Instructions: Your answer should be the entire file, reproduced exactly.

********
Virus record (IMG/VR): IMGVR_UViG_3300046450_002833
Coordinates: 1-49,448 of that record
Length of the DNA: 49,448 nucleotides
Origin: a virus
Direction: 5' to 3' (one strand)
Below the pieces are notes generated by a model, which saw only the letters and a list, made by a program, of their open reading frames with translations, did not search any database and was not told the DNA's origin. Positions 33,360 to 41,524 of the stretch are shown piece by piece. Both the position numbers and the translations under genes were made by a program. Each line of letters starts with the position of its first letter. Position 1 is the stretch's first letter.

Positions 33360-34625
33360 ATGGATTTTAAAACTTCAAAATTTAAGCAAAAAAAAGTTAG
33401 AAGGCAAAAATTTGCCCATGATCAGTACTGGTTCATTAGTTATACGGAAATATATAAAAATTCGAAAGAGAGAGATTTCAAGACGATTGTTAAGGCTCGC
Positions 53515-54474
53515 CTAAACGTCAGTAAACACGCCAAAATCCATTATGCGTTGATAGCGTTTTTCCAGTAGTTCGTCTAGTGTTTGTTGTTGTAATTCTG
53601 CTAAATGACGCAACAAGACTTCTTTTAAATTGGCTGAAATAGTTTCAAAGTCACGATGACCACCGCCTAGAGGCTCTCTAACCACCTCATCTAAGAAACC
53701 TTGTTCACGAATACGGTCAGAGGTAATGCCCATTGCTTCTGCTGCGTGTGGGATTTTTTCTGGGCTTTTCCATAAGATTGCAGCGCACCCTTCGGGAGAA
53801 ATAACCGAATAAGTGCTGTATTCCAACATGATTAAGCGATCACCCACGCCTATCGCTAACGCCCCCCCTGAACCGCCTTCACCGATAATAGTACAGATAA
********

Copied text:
Virus record (IMG/VR): IMGVR_UViG_3300046450_002833
Coordinates: 1-49,448 of that record
Length of the DNA: 49,448 nucleotides
Origin: a virus
Direction: 5' to 3' (one strand)
Below the pieces are notes generated by a model, which saw only the letters and a list, made by a program, of their open reading frames with translations, did not search any database and was not told the DNA's origin. Positions 33,360 to 41,524 of the stretch are shown piece by piece. Both the position numbers and the translations under genes were made by a program. Each line of letters starts with the position of its first letter. Position 1 is the stretch's first letter.

Positions 33360-34625
33360 ATGGATTTTAAAACTTCAAAATTTAAGCAAAAAAAAGTTAG
33401 AAGGCAAAAATTTGCCCATGATCAGTACTGGTTCATTAGTTATACGGAAATATATAAAAATTCGAAAGAGAGAGATTTCAAGACGATTGTTAAGGCTCGC
Positions 53515-54474
53515 CTAAACGTCAGTAAACACGCCAAAATCCATTATGCGTTGATAGCGTTTTTCCAGTAGTTCGTCTAGTGTTTGTTGTTGTAATTCTG
53601 CTAAATGACGCAACAAGACTTCTTTTAAATTGGCTGAAATAGTTTCAAAGTCACGATGACCACCGCCTAGAGGCTCTCTAACCACCTCATCTAAGAAACC
53701 TTGTTCACGAATACGGTCAGAGGTAATGCCCATTGCTTCTGCTGCGTGTGGGATTTTTTCTGGGCTTTTCCATAAGATTGCAGCGCACCCTTCGGGAGAA
53801 ATAACCGAATAAGTGCTGTATTCCAACATGATTAAGCGATCACCCACGCCTATCGCTAACGCCCCCCCTGAACCGCCTTCACCGATAATAGTACAGATAA